The personal meaning index: personal meaning in life: Refers to having life goals, a sense of direction from the past, in the present, and toward the future and having a sense of order and reason for existence and a clear sense of personal identity. One of the measures of personal meaning in life that appears to be more resistant to non-invariance is the Personal Meaning Index, a 16-item measure of the existential belief that life is meaningful [32]. The Personal Meaning Index is a composite of the Purpose and Coherence subscales dimensions of the 48-item of the multidimensional Life Attitude Profile-Revised (LAP-R: [32]). Although originally developed for use with elders, the Personal Meaning Index has been applied to all ages ranging from adolescence to older adulthood [21,34]. Scores can range from 16 to 80. A high score reflects a strong sense of having achieved life goals, having a mission in life, having a sense of direction, having a sense of order and reason for existence, and having a logically integrated and consistent understanding of self, others, and life in general. The internal consistency for the Personal Meaning Index was 0.91 [33]. Personal Meaning Index was scored on a seven (5) point scale Likert format, where by strongly disagree = 1, Disagree = 2, undecided=3, Agree =4 and Strongly agree =5 points [33].


The procedures of validating the scales proceeded in some steps. First, the researchers conducted a face validity check on the scales and decided that these selected scales would serve the purpose. The second step was an extension of this face validity check that attempted validating this view by subjecting the scales to expert judgment of four professionals having long years of relevant research and teaching experiences. These experts commented on the validity of all scales (format, content coverage, and relevance) and these comments were incorporated for further refinement. Once the validity check is established, then forward and backward Amharic translation was made from and to English using two linguists who are familiar to both languages, one doing the forward and the other the backward translations. Some discrepancies in the two versions were then readjusted. Finally, pilot-test was conducted to solve ambiguity (clarity, language structure problems), to check validity, reliability and feasibility of the instrument. In the present study, the Amharic versions of the instruments were administered to systematically selected 30 (12 male and 18 female) elders from Kebele 8 of Dessie Town. These subjects were excluded from the final analysis. Internal consistency reliability of the Amharic versions of the instruments was established to measure the homogeneity of the items for the total and dimension subscales using Cronbach‘s Alpha. Cronbach‘s Alpha coefficients were computed. Thus, the obtained Cronbach alpha coefficients results of the present pilot test and the previously reported reliability of the questionnaire are displayed in Table 1.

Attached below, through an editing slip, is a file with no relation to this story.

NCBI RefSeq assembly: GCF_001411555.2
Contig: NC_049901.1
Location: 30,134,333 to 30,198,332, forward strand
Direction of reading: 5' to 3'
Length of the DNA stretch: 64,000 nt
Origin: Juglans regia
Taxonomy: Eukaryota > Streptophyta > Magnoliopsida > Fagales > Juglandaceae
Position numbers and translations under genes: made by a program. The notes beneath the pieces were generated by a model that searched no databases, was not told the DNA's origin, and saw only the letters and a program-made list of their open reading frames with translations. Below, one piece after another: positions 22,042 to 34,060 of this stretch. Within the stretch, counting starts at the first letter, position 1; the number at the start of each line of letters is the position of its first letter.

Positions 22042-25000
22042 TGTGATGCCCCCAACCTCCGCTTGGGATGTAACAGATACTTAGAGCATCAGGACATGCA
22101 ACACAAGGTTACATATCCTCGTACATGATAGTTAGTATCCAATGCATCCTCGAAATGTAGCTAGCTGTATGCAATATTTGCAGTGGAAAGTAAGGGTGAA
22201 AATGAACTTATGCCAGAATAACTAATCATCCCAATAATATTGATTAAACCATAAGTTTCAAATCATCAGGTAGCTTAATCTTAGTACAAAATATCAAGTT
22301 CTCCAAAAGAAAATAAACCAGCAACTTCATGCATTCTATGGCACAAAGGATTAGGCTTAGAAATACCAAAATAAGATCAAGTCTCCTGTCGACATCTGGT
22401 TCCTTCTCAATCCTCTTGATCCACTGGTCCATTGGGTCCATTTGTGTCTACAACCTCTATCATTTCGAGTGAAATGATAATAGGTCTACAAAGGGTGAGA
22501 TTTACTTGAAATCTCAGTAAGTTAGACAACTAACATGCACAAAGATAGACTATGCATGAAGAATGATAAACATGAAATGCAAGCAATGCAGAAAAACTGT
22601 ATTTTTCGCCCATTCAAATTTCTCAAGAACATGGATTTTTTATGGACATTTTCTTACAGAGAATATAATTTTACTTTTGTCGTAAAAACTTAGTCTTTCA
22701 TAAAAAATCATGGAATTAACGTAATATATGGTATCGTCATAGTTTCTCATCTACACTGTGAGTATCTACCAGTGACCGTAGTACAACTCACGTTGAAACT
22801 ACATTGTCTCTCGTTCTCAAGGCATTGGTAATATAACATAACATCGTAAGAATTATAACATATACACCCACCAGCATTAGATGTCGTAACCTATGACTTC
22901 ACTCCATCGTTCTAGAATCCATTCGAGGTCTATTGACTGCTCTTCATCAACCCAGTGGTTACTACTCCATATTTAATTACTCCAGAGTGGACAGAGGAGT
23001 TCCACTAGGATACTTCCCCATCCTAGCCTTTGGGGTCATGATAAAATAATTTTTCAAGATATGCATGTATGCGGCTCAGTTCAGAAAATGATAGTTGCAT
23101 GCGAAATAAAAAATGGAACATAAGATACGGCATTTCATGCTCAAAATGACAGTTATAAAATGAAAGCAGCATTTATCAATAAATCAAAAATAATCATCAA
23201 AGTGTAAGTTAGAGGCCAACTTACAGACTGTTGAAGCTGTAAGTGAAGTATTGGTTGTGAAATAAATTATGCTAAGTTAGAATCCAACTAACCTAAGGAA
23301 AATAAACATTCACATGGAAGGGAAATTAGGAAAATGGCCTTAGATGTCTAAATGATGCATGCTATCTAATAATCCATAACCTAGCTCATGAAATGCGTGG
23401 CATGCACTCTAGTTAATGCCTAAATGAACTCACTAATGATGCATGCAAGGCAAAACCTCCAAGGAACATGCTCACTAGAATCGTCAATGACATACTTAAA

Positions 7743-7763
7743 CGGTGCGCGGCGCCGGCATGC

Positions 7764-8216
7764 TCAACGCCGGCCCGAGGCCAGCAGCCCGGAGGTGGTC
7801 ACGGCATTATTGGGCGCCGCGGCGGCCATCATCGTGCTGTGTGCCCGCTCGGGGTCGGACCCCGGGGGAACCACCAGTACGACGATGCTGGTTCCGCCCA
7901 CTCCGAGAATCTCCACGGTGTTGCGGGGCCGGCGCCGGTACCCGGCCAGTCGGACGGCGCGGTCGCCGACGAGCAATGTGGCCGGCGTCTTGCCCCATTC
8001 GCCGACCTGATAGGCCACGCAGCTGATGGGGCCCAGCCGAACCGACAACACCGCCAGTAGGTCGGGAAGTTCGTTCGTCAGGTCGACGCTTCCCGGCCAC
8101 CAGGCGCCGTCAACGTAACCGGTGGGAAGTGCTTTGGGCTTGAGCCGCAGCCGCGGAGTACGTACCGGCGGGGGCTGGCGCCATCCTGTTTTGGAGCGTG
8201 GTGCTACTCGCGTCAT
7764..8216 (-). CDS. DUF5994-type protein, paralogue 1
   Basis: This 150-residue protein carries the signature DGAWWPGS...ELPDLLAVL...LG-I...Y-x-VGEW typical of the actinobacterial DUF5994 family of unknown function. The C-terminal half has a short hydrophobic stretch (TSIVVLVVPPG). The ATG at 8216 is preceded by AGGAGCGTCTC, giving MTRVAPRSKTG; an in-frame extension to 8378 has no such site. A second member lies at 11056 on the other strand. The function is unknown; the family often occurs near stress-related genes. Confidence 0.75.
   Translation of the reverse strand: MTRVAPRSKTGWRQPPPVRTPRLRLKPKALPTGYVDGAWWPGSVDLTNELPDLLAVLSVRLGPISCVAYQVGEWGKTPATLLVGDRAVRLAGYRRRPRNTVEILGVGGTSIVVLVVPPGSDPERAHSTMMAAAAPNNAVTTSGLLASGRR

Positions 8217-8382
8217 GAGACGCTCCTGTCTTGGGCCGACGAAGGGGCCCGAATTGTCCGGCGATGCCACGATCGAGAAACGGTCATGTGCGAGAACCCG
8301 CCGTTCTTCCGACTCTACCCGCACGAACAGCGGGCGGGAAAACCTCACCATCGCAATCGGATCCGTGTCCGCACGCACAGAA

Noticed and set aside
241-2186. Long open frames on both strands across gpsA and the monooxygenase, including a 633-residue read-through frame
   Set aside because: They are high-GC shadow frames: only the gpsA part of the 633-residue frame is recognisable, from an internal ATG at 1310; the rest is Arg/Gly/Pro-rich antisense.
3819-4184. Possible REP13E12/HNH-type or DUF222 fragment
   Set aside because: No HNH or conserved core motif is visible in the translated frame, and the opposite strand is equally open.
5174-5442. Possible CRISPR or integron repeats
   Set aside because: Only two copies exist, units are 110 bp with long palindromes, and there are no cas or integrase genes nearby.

Socio-demographic characteristics of participants

Data in Table 1 shows that the age of the respondents ranges from young-old (60 to 69) to old-old (80-89) age with comparable proportion of the two sexes. Participants’ educational level extends from nil to higher education; the majority (55%) being illiterate and the proportion gradually declining all the way up through the educational ladder. As expected, the educational level of female elderly turns out to be much worse than males across all levels.

Status on psychological well-being

Descriptive characteristics of the variables and their measurement are depicted in Table 2. As indicated earlier, the reliability of all the six sub scales is pretty good and comparable with the original indices. Keeping in view the cut off scores for different levels of psychological well-being already developed in the original sub scales, it can be said that the mean scores of participants in all the three sub-scales (autonomy, self-esteem, and depression) places them somewhere in the moderate level. That is, the elderly are moderately autonomous (Mean= 31), self-valuing (Mean=16), and depressed (Mean=16).

Variables Items Reliability
Cut of scores showing status Range Mean Std.
No. of items Rating points Original scale Present study Low Average High Min Max
Psychological Well-Being Autonomy 9 6 0.83 0.70 9-26 27-35 36-54 9 54 31 8